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Ominous censorship and the degradation of language

In Canada, a professional group uses vague statements against Jordan Peterson to intimidate its members

Jordan Peterson addresses students at the Cambridge Union on Nov. 2, 2018 in Cambridge, England. Getty Images/Photo by Chris Williamson

Ominous censorship and the degradation of language
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Jordan Peterson, Canada’s foremost public intellectual, has been ordered to pay a $25,000 fine and undergo a six-month “coaching program” in social media or lose his licence. Peterson requested a judicial review of this decision and on Aug. 23 the court upheld the judgment and disciplinary actions by Ontario’s College of Psychologists and ordered Peterson to comply.

Even though Peterson’s comments did not break any Canadian law, they were deemed to have contravened specific rules that exist for members of the college. Peterson claims that none of the people who complained were his clients. So the issue has nothing to do with his counselling practice but is to do with the college’s supposed right to monitor and regulate his public opinions on politics and other controversial matters.

Peterson argued that he has the right to free speech and so his public statements of opinion should not be controlled by the college. Some of the complaints against Peterson included his attack on climate change hysteria and his outspoken criticism of Prime Minister Justin Trudeau. Peterson views this as “forced re-education” and has said that “If you think you have a right to free speech in Canada you’re delusional.”

But the college, acting on complaints against Peterson for his comments on the Joe Rogan podcast and in other public venues, found that he “may be engaging in degrading, demeaning, and unprofessional comments” and that some of his comments posed “moderate risks of harm to the public” including “undermining public trust in the profession of psychology.”

The judge, Paul Schabas, stated that “The panel concluded, reasonably, that Dr. Peterson’s behaviour raised a moderate risk of harm to the public.”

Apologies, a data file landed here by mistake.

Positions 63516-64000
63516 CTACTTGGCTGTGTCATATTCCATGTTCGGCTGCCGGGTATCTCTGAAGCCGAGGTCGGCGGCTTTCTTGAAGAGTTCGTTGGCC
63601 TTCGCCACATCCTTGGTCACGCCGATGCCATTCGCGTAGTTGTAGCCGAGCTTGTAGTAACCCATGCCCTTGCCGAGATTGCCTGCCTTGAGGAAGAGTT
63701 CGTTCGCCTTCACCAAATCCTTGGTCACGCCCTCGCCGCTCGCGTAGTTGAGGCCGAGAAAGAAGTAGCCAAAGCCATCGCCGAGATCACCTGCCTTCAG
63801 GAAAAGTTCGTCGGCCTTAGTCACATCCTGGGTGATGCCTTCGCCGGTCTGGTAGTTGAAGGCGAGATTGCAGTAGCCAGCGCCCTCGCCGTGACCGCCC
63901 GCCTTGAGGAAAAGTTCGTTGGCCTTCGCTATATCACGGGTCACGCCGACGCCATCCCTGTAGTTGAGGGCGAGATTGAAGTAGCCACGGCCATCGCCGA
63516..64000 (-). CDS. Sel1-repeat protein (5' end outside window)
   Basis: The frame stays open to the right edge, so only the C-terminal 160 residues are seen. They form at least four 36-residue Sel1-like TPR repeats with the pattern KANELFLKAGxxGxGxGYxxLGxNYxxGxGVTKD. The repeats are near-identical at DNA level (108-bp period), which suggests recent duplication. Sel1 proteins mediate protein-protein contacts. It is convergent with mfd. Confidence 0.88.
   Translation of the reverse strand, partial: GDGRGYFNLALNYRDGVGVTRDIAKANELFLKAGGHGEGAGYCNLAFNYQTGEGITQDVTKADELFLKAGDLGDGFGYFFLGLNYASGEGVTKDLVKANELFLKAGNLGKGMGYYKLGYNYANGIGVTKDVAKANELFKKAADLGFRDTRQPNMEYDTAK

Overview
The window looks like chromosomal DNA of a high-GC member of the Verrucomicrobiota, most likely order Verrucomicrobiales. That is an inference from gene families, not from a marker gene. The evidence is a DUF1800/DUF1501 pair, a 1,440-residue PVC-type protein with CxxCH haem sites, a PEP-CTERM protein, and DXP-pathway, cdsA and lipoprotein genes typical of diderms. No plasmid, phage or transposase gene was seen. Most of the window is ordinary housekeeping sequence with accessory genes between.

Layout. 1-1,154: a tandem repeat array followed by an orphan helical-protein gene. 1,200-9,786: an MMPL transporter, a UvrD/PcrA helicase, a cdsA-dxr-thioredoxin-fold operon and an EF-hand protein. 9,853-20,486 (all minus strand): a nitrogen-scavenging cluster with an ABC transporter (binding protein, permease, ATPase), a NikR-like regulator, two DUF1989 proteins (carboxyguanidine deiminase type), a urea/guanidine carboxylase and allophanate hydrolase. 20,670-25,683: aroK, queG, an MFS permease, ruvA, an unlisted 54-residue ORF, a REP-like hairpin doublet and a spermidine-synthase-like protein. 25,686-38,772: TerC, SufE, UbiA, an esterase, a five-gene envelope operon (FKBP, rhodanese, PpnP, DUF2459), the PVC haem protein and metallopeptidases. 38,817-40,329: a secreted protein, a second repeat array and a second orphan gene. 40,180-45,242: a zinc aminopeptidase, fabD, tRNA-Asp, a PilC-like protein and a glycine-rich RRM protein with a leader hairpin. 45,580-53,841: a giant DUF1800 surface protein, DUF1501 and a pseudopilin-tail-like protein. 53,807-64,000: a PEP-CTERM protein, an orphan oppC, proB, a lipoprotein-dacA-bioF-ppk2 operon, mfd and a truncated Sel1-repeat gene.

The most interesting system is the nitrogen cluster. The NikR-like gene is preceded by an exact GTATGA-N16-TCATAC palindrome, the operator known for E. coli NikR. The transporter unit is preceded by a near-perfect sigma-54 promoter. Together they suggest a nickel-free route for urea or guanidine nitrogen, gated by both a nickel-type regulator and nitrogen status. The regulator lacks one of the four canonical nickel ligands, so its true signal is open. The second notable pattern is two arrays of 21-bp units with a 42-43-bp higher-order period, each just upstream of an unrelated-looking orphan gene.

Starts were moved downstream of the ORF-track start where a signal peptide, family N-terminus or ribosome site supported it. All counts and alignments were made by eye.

It goes without saying that this kind of attack on free speech has a chilling effect on public debate and damages society by silencing dissent. But the problem is even bigger than the issue of free speech versus censorship. The even more serious problem here is the degradation of the English language.

You are not supposed to understand clearly what Jordan Peterson did wrong. The language is meant to shut down speech and confuse thought.

Peterson is being fined and subjected to forced re-education but for what? You can read the media reports all you like, but the wording of the censors is full of vagueness and displays a lack of clarity. He may have posed a risk of harm. What kind of “harm”? Harm to whom? Just saying “the public” leaves a lot of room for interpretation. Maybe they mean the Liberal Party of Canada and their supporters and grifters. Maybe not. It is impossible to know from the weasel words employed by the college.

There is a reason for this, and George Orwell explains it in his classic essay, “Politics and the English Language.” Orwell explains the decline in the English language in his day as one expression of the general decline of our civilization. He writes:

It becomes ugly and inaccurate because our thoughts are foolish, but the slovenliness of our language makes it easier for us to have foolish thoughts.

In other words, we don’t speak clearly because we don’t think clearly. Meaningless words (which are such because they are characterized by excessive equivocation in meaning) and lack of precision render our language unclear.

Orwell also points out that “if thought corrupts language, language can also corrupt thought.” He uses as examples of imprecise language phrases such as “not an unjustifiable assumption,” “leaves much to be desired,” and “would serve no good purpose.” All the nebulous language of “harm” and “may cause” and “the public” appears to convey reasons for why the college is disciplining Peterson but, upon closer inspection, they tell us nothing of the sort. The reader is left to read into these phrases whatever the reader thinks might be appropriate.

The purpose of this imprecise language is not to convey with accuracy the reasons why the action is being taken, but rather to intimidate you into wondering if you too might be guilty of “harming the public by your speech,” whatever that might mean. The fact that you cannot work out what it might or might not mean is a feature, not a bug. You are not supposed to understand clearly what Jordan Peterson did wrong. The language is meant to shut down speech and confuse thought. It is meant to make the average citizen wary of saying anything that could be construed by somebody, somewhere in authority, as improper.

Orwell warns us: “Political language ... is designed to make lies sound truthful and murder respectable, and to give an appearance of solidity to pure wind.” He could have been writing about the College of Psychologists and the Ontario Superior Court in 2023.

Craig A. Carter

Craig A. Carter is the research professor of theology at Tyndale University in Toronto, Ontario, and theologian in residence at Westney Heights Baptist Church in Ajax, Ontario.

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